How the Irish helped weave the web

Back in the day, most websites were based in academic institutions or university departments

Mon, Mar 17, 2014, 01:10

If you need information, the world wide web has it, offering trillions of pages available from millions of websites that turns the globe into a single mega network. Yet it was not always so.

Once upon a time, the number of sites providing hypertext over the internet stood at 100.

Most of the sites were based in academic institutions or university departments. There was very little there to attract an ordinary user looking for something, let alone attempting to “surf” what little was there.

Ireland had a surprisingly early involvement in the world wide web and can count at least three Irish sites that land in the elite first 100.

Two were academic sites but the third was one of the very first run by a commercial company hoping to find a more innovative way to attract and service customers.

Then one lucky summer, a Trinity student ended up working for three months at Cern, the European nuclear research centre. He occupied an office two doors down from Tim Berners-Lee, the man who proposed the world wide web (www) back in 1989.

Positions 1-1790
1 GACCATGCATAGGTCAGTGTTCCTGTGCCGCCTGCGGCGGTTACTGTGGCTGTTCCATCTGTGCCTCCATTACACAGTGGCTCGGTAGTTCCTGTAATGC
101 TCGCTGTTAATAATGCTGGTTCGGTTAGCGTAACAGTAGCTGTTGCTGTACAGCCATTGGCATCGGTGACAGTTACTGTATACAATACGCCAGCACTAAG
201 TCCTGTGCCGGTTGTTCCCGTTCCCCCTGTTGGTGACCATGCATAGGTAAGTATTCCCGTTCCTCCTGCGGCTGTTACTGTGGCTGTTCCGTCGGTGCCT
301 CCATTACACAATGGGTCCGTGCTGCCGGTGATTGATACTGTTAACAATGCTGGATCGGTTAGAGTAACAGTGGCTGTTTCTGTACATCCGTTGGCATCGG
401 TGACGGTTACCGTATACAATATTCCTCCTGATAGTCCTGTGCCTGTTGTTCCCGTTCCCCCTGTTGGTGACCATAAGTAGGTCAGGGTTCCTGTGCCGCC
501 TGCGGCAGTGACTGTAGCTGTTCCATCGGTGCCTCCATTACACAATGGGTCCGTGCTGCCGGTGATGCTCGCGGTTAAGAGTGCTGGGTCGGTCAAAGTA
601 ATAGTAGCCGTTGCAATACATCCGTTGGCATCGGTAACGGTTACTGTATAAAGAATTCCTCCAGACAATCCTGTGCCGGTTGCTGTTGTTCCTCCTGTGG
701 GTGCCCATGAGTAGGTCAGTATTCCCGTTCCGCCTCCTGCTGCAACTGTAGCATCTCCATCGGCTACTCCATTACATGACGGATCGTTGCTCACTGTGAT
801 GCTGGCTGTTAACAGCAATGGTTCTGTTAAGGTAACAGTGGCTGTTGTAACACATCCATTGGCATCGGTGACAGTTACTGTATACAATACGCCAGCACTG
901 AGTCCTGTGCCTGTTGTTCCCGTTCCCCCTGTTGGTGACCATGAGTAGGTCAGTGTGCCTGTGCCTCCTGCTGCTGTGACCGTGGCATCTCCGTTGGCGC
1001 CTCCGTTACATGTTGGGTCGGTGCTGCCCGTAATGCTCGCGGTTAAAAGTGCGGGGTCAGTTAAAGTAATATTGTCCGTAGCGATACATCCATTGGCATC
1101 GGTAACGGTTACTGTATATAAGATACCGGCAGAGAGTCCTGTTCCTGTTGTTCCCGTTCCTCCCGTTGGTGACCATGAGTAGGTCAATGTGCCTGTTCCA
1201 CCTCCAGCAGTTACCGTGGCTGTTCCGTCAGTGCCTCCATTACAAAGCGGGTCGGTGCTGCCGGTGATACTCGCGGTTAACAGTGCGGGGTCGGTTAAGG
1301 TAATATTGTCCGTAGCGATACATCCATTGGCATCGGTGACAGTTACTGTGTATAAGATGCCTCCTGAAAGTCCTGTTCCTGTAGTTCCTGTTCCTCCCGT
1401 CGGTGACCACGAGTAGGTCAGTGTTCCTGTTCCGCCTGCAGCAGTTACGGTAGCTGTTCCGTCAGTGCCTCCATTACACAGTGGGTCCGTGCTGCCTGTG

One of the earliest sites was opened up in 1990 at University College Cork by Peter Flynn.

He was acting head of computing there in the years before the web but in that year moved back into research computing. This in turn brought him into contact with Berners-Lee.

“I was the Irish representative on working group three of an organisation known as RARE, the Association of European Research Networks,” says Flynn.

“They were hired by the EC and DG 13 to develop proposals to establish a research network, a way to connect the universities together. It was to have been the equivalent of the internet. Tim was the rep from Cern and we used to meet, 20 or so of us from around Europe, a kind of think-tank,” he says.

Hypertext project
They were at a RARE meeting in Zurich in 1990 when Berners-Lee demonstrated his new hypertext project. (Hypertext is text on a computer screen that connects or hyperlinks instantly to other related hypertext documents, what makes the web work.)

“We were at the meeting and on the side Tim said, ‘have you seen this latest thing I am working on?’ He showed us what he was doing, developing a way to allow physicists to share their lab research with one another.”

It meant a report could be read on any work station without formating problems. “It allowed you to bring it up on the screen and read it. Tim said it was this thing http and ‘if you want to try it, here is the address’.”

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